Thank you for your interest in my life. Here it is in a few sentences: I got a bachelors in Neurobiology and Behavior from Cornell University in 2010. Instead of studying I played hockey and wrote short stories that thankfully never got published anywhere. I got a PhD in biochemistry from SUNY Buffalo in 2015. After that, I moved to Iowa to work at the USDA’s National Animal Disease Center. About that time I started doing freelance science writing. I moved to Pittsburgh and worked at Carnegie Mellon University in 2018 while still freelance writing and editing. In 2019 I started working as the science editor at Massive Science, where I am now the senior editor.
This page previously had this whole thing about my life in science. It’s too long to just delete so here it is.
My Life in Science:
My PhD research was on transcription factors. These are proteins that physically grab on to DNA and, through a mechanism that’s not very interesting because I didn’t work on it, either turn on or turn off a gene. One protein I worked on was a phage “repressor,” a transcription factor used by viruses to control, like a light switch, whether that virus stays off and lays dormant in a cell or turns on, reproduces, and kills the cell.
The rest of the time I worked on a protein called ETS1. ETS1 is interesting because most of the time it physically rolls up in a ball like a scared little pillbug. But, when it bumps into another protein, ETS1 relaxes, unfurls, and both proteins latch on to DNA. Here’s one paper on that. Here’s another. Why is it called ETS1? Well that’s interesting because it stands for “E26 transforming-specific.” E26 is the virus which was discovered to be carrying a protein that it had stolen from humans, which the scientists named v-ets (“v” for virus). When the original human protein was discovered, along with a family of similar-looking proteins, the human version got called ETS1 (because it was discovered first) and the protein family named the “ETS family.”
My first research experience was a summer I spent working for a group of soil scientists. In a group of professors and lab scientists, my job was to drive an old pickup truck around the farms of upstate New York. Farmers gave us small plots of land to test experimental fertilizers on. To find our plots, the local mosquitoes and I read poorly drawn maps made by god knows who and searched among the rows and rows of corn, which gave me papercuts as I went past. In return I hacked them down with a rusty machete. I carried piles of corn over my shoulder to the truck, where I weighed myself and the corn. We also took soil samples using a soil probe, a device made of two hollow metal tubes welded into a T that I rose above my head and plunged into the earth like I was staking a vampire. Hot, dry days were terrible because the fields turned to sand and didn’t stick to the probe. But, the day after a light rain the fields smelled sweet, the soil was soft and packed in your hand like snow, and the work was easy.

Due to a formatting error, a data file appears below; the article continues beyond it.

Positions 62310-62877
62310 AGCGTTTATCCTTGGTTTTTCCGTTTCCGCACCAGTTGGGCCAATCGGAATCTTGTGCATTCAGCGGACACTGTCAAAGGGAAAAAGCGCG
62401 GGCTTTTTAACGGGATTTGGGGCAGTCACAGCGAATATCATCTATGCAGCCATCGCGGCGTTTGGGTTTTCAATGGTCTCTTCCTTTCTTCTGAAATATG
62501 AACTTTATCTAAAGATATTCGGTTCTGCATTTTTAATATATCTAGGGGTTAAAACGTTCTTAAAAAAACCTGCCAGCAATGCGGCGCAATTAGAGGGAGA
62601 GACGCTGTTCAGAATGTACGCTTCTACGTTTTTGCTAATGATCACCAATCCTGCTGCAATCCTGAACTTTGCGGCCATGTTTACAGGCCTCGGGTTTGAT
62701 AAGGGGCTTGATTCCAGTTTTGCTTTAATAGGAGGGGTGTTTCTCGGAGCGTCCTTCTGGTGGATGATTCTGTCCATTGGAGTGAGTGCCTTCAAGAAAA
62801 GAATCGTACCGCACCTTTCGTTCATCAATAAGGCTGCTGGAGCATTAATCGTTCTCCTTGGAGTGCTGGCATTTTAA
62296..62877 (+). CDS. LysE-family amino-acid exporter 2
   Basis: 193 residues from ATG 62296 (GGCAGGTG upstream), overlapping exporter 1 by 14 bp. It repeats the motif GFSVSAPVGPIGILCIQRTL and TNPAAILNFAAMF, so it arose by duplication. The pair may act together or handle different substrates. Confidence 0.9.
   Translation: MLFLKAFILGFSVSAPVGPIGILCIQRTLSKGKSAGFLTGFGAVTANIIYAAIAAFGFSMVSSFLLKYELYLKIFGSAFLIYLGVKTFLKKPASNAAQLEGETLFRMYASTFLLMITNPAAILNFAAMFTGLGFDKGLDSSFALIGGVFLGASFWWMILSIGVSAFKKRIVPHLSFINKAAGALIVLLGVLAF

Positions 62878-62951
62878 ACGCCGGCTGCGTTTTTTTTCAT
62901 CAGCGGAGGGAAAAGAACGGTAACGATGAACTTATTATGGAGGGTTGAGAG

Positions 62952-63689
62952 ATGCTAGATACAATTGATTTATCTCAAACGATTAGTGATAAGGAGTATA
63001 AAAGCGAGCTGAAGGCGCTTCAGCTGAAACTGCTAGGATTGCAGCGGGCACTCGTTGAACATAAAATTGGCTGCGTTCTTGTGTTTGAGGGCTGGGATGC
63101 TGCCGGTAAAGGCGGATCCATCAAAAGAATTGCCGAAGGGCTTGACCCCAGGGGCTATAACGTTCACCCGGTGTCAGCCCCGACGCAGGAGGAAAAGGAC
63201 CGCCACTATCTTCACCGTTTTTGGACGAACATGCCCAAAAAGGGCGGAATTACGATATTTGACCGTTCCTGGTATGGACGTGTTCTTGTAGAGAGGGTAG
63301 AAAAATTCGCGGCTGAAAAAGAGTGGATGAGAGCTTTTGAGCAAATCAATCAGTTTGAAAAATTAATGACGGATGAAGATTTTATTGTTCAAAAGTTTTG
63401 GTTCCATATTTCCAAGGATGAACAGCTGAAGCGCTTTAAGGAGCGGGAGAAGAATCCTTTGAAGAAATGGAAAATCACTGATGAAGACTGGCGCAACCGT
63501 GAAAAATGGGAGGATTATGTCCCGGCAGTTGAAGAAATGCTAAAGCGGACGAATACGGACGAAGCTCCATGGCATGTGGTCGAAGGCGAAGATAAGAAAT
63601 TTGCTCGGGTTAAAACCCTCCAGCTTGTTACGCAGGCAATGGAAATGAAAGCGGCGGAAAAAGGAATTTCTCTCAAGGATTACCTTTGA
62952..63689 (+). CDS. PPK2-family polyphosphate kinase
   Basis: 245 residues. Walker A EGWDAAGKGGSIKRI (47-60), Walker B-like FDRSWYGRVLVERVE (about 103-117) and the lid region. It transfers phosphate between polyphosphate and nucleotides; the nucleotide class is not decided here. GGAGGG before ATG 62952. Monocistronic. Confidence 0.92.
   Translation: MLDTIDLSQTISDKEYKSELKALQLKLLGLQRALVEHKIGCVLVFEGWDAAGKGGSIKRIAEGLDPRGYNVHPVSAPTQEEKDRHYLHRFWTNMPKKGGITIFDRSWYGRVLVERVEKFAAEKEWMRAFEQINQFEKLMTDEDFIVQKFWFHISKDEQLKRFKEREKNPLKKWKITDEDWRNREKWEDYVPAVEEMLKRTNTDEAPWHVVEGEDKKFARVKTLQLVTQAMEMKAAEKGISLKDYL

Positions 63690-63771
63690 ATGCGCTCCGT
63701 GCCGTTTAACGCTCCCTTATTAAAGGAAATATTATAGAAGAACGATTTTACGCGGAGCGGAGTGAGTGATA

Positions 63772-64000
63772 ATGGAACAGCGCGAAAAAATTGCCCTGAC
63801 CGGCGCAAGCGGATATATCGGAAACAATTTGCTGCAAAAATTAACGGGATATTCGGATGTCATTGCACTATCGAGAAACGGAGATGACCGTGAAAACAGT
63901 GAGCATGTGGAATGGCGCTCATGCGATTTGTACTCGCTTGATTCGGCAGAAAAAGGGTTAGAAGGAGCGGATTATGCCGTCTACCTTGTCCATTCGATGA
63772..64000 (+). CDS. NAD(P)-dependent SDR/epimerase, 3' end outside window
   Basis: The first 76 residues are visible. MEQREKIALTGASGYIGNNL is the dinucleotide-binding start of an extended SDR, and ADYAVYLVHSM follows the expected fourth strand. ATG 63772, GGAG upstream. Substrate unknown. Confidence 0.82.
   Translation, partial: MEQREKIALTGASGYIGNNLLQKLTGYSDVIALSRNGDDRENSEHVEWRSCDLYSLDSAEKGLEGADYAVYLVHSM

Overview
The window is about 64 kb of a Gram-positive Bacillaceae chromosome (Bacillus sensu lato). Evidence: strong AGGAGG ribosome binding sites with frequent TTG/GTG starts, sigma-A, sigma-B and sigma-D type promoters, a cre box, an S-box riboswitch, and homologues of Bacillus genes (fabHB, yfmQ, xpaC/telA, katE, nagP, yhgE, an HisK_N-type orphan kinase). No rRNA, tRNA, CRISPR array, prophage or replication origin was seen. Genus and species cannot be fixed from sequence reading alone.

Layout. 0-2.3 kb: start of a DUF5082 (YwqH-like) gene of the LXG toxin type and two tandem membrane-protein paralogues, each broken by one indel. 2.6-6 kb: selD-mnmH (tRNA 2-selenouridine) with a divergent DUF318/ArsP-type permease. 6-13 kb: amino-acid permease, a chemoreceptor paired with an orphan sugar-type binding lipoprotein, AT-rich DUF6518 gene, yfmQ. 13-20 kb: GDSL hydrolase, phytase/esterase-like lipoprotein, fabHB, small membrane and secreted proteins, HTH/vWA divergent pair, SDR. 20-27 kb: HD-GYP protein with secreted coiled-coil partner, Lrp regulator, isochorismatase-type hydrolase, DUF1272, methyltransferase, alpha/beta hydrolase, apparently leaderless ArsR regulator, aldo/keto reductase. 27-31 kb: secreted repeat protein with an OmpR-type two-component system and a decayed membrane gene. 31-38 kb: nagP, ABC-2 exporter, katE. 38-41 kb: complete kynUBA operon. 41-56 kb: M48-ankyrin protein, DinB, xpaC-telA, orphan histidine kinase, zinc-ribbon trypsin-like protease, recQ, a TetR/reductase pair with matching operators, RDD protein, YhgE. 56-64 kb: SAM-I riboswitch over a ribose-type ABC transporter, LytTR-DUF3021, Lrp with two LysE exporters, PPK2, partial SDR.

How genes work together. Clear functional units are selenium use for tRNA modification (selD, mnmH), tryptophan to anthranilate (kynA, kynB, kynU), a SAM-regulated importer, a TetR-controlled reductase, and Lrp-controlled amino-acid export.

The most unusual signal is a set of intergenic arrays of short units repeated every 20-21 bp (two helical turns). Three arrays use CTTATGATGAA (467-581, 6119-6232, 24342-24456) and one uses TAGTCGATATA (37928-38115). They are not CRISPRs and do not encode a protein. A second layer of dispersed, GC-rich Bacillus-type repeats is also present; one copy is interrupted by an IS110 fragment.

I then worked in a cell biology lab, then a tomato lab (I was the greenhouse janitor, a job I was fired from). I went to grad school at SUNY Buffalo to become a high school teacher (the only thing I could think of to do with my life). I joined a biochemistry lab (Jerry Koudelka’s) and stayed for five and a half years until they gave me a PhD. I did this because the stipend for a PhD at SUNY Buffalo is $4,000 more per year than a masters.
Afterward, I got a job at the USDA’s National Animal Disease Center in Ames, IA. Many days it smelled like manure. I worked on prion diseases like Mad Cow (prion disease of cows) and Chronic Wasting Disease (in deer and elk) (proper prion researchers do not use the phrase “Mad Cow Disease” because it is too evocative. This is true. It’s more precise and proper to say “Bovine Spongiform Encephalopathy,” aka “cows’ brains swell and develop holes like a sponge” disease. Knowing that, it’s unclear why a terrifying name like “Chronic Wasting Disease” is okay but whatever).